Printing seems easy, and it should be. But printing quality images at home to save money over the drugstore prints is very hard. The biggest problems I see people have is that after they are finished trying to print photographs out on their color inkjet printers, the finished product doesn’t always come out the way you expect it to.



You just took an awesome picture with your digital camera the camera captured all of the information in front of the lens and stored it as a file of RGB data. Meaning that it recorded the image / light  it saw as percentages of red green and blue. Your printer will be printing these same pictures as CMYK (percentages of Cyan Magenta, yellow and Black). The primary colors of light are RGB and the primary colors of Pigment are CMYK, this  fundamental  difference  between work you see and work you print throws a lot of people off.

The RGB spectrum and the CMYK spectrum can represent most colors very well but there are certain areas where they don’t match up.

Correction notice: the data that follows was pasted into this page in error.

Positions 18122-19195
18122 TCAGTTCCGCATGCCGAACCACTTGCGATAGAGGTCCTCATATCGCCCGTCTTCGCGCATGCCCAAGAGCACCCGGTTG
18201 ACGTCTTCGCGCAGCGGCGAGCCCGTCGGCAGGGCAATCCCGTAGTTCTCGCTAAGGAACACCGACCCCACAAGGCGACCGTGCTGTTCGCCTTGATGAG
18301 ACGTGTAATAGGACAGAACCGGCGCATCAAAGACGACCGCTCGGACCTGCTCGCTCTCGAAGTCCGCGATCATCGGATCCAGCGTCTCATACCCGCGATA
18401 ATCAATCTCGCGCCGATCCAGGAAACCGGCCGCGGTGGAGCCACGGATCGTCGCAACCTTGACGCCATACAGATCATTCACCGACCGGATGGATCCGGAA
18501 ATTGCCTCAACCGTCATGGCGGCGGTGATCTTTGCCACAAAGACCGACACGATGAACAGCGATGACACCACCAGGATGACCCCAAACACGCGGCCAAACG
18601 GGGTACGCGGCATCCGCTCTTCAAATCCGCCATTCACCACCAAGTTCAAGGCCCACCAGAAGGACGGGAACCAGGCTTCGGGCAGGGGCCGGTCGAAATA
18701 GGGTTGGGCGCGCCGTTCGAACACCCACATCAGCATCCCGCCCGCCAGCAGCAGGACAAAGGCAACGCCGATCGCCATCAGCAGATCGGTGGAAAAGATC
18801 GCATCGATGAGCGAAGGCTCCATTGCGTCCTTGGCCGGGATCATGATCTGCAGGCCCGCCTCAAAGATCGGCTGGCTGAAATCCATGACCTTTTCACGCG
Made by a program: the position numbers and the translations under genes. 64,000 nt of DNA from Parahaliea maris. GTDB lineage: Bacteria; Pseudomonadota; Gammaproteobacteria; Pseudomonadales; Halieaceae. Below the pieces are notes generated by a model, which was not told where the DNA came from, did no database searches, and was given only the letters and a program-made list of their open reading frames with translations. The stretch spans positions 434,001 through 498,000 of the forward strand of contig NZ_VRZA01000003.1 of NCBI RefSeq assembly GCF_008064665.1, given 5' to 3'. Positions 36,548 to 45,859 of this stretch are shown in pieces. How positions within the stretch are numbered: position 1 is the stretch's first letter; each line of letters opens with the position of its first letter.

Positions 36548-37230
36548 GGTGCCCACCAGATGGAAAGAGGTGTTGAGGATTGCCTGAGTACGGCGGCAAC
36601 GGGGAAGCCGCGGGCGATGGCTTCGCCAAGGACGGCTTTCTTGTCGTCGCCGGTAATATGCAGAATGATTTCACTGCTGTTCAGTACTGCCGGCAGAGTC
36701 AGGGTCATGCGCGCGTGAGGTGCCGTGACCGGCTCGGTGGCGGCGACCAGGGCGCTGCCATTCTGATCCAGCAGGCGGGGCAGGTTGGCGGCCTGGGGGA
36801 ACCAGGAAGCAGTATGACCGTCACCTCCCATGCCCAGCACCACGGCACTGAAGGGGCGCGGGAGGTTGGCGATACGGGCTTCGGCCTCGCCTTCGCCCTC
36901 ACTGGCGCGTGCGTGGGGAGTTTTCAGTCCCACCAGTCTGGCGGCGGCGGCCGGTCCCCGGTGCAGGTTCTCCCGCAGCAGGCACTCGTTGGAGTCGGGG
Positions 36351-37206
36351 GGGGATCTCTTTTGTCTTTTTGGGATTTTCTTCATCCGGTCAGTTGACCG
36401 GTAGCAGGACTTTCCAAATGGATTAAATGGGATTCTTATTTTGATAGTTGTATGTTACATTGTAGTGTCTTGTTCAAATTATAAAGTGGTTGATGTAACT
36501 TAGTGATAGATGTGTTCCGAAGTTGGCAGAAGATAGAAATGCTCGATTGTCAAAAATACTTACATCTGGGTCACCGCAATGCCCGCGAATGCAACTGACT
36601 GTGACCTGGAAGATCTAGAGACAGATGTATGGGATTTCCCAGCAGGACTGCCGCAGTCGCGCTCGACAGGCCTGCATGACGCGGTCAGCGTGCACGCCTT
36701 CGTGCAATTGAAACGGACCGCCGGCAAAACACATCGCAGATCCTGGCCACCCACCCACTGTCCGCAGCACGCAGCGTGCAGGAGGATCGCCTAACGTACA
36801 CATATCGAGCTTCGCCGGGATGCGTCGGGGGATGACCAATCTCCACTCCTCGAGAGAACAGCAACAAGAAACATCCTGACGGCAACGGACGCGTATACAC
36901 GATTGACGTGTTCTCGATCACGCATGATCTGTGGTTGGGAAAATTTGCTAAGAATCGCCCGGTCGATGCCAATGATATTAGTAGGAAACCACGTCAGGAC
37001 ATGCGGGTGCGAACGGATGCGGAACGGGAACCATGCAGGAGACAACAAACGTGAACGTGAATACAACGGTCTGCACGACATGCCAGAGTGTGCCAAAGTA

Warning  Areas! Certain colors you need to be aware of that have issues printing are deep blues, fleshtones, and yellows. That s not to say that they can’t be printed but that it is very possible that the output might differ from what you expect. These colors exist in parts of the spectrum of visible light where there is no direct CMYK translation for the color. This is one of the reasons printers have started coming out with additional inks such as green, orange, red and blue inks to try and expand the spectrum of printable color.

In photoshop there is an option the change the mode for the document from RGB to CMYK. Doing this will save you a lot of trouble in getting professional results. By changing this mode photoshop will convert the colors from one selection to another, and it will even warn you if you pick a color to work on that isn’t able to be printed. You will see an exclamation point  next  to the color in the color picker. Click the icon and photoshop will select the next closest color that it can print.

Change the color mode of the document before you do any editing, cropping, or color correction, and your results will look that much better!

Hopefully this little tip on the differences between the two spectrums helps you understand why not all of your pictures print the right way. This isn’t an end all fix, but by working on the documents before printing you can save yourself some hassles later on.